Teams in tribute to missed friend.
When the late Professor Morrie Schwartz spoke those words in 1994, he was referring to the idea that we are remembered after our death by those who love us, and that our impact on the world is felt long after we are gone from this Earth.
Schwartz's words rang true last Saturday night when the lasting impact of a friendship ended too soon and was felt on the football field at St. Peter-Marian. Prior to the SPM-Doherty game, three Guardians seniors and one Doherty senior honored a friend who had left them too soon.
Kyle Gavin passed away in 2008 from acute hemorrhagic leukoencephalitis (or Weston Hurst disease), a rare condition that affects the central nervous system. Kyle was remembered by his friends before the game, which was dedicated in his honor. His mother and father, Cheryl and Dan Gavin, and younger brother, Bryce, were presented with a St. Peter-Marian football jersey with the No. 5, Kyle's youth football number, and the name GAVIN across the back of the jersey.
"It was such an emotional ceremony and so incredibly unexpected,'' Cheryl Gavin said. "For these boys to remember Kyle and honor him in such a way means so much to our family. It says a lot about the character and integrity of these boys, and the effect the life of a 12-year-old boy can have on others.''
The idea to honor Kyle's memory didn't come from the administration or coaches at St. Peter-Marian, although they loved the idea when it was brought to their attention. Instead, it came from three of Kyle's childhood friends -- SPM seniors Dan Henrickson, Jamal Smith and Mike Genese.
The trio had approached Dan's dad, coach Tom Henrickson, several weeks ago about having a ceremony for Kyle on Senior Night, but they decided that giving Kyle his own night was an even better idea. Having the ceremony the night the Guardians played Doherty -- where another childhood friend, Jack Halloran, plays -- seemed like the best option.
After checking in with SPM administration, who called the idea "the most wonderful thing you could do,'' Tom Henrickson made the emotional call to the Gavin family and extended the offer. After checking with Bryce, a sophomore on the SPM team, Cheryl Gavin agreed to the idea and the wheels were set in motion.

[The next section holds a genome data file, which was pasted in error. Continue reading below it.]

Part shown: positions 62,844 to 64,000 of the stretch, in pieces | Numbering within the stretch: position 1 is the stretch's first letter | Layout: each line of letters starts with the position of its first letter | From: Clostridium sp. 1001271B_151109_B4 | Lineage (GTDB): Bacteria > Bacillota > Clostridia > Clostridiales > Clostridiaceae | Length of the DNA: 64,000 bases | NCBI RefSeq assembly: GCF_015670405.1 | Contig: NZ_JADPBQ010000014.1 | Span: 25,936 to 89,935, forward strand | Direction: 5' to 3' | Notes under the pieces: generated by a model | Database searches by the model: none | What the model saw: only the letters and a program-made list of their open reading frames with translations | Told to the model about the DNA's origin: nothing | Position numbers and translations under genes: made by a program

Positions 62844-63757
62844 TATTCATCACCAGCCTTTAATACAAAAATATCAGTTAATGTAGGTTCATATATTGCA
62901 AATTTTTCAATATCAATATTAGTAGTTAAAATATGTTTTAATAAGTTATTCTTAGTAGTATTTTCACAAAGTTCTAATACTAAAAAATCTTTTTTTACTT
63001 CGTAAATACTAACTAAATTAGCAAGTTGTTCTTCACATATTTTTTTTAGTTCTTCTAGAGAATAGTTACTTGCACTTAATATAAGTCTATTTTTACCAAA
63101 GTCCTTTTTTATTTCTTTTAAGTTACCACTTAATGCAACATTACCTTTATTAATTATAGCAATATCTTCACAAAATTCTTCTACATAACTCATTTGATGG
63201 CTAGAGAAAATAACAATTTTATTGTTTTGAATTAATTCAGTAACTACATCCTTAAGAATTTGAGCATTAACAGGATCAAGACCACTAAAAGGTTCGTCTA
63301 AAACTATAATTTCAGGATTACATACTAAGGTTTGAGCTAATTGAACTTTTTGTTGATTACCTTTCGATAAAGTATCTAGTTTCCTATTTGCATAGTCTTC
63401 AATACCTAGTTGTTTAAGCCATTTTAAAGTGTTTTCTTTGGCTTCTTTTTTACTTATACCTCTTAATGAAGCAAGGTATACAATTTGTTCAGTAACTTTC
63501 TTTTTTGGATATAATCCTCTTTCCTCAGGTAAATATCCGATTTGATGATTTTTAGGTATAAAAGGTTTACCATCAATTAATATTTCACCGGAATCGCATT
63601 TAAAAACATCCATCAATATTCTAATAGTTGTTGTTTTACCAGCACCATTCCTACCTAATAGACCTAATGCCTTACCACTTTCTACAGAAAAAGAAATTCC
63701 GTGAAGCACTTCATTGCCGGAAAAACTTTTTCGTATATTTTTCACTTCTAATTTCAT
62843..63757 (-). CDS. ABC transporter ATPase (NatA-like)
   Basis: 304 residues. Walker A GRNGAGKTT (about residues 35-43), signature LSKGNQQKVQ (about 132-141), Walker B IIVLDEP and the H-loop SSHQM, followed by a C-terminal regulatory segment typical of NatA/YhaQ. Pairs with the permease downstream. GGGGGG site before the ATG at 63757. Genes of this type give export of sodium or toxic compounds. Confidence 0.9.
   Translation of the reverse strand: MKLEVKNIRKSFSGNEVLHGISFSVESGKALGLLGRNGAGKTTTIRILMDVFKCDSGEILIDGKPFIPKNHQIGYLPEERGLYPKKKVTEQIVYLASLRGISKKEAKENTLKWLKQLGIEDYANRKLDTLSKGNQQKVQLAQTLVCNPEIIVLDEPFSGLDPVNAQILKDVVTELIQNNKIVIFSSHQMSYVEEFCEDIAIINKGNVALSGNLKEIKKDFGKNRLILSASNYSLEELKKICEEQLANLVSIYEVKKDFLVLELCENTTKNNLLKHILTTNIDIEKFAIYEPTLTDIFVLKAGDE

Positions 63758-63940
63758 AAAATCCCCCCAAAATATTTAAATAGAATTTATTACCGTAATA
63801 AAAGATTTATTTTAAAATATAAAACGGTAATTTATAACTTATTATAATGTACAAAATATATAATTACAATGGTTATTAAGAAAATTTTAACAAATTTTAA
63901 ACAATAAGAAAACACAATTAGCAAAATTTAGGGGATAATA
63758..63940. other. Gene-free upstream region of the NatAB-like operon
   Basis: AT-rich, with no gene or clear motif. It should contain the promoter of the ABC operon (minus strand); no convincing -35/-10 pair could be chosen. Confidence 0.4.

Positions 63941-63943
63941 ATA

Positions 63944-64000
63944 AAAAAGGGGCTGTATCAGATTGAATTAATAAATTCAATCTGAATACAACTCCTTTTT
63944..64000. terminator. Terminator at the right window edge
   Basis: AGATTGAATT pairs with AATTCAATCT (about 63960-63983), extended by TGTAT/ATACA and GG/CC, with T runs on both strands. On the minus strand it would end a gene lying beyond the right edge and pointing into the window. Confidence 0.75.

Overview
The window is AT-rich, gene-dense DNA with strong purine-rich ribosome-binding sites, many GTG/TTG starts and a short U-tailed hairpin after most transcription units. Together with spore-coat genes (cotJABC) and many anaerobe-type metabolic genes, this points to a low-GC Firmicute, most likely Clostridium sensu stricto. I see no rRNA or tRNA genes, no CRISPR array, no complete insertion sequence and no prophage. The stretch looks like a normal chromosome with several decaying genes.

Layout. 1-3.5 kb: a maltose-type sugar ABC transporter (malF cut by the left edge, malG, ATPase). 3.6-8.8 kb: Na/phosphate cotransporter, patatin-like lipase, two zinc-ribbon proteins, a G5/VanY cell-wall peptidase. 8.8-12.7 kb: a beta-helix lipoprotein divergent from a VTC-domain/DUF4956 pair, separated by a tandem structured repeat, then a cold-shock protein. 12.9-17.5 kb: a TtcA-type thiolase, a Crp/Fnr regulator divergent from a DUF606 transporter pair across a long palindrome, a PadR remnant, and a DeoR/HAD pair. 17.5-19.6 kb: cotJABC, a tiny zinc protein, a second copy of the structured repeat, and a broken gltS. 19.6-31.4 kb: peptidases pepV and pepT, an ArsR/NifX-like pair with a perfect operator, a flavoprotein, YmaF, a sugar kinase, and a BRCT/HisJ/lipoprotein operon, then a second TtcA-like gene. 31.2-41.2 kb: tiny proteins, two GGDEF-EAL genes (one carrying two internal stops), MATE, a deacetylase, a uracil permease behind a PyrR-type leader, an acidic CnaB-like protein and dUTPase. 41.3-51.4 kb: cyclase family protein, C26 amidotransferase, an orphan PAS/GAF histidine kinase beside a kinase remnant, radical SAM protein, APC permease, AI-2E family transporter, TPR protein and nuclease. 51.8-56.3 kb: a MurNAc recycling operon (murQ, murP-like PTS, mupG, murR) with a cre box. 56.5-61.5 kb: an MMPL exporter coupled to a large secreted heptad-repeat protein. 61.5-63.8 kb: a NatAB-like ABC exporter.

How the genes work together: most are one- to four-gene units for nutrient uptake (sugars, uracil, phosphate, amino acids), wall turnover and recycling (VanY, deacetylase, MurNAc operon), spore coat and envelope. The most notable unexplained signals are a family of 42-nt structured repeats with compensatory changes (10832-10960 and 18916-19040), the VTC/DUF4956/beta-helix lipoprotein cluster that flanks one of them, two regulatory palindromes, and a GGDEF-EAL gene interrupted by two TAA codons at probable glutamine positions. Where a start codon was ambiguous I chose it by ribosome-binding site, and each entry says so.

"I think it was a remarkable night, and the fact that the three seniors on our team came up with the idea made it even more special,'' Coach Henrickson said. "These three boys always amaze me with their heart, their caring and their compassion. We are honored to have kids like that here at St. Peter-Marian.''
Added Cheryl Gavin: "I cannot say enough about those boys. For them to still value the friendship with Kyle and want to remember it at such a busy time of their lives is unbelievable.''
Fans attending the game were given a brochure noting the game was dedicated in memory of Kyle Gavin, who died at the age of 12 just before he was scheduled to enter St. Peter-Marian as a seventh-grader. It added that Kyle would have been a member of the SPM football, basketball and baseball teams, and that the three seniors were inspired by Kyle's memory and that he will always be part of their lives.
On the field before the game, the family was met by the SPM coaching staff, including Henrickson and assistant coach Joe Genese, who was a pallbearer at Kyle's funeral, plus athletic director Pete Jones and Dan Henrickson, Genese, Smith and Halloran. Afterward, the emotional players went back to play the game.
Cheryl Gavin noted that after the tough, one-point loss to the Highlanders, one of the boys said to her that he felt like he "had let Kyle down.''
"I told him he could never let Kyle down and that the fact he was honoring Kyle five years later was simply amazing,'' she said. "I will always be thankful for everything the community at St. Peter-Marian has given my family (she is also an SPM graduate) and the school will also hold a special place in my heart.''
The kindness and compassion of Henrickson and Genese didn't stop with the tribute. They and fellow senior Dan Bushe volunteered countless hours at UMass Medical Center working with two brain-injured men. Since then, they also have completed a clothing drive to help one of the men, who has been released from the hospital.
"They are definitely great kids who show a lot of compassion for others,'' Tom Henrickson said.
Contact Steve Kendall
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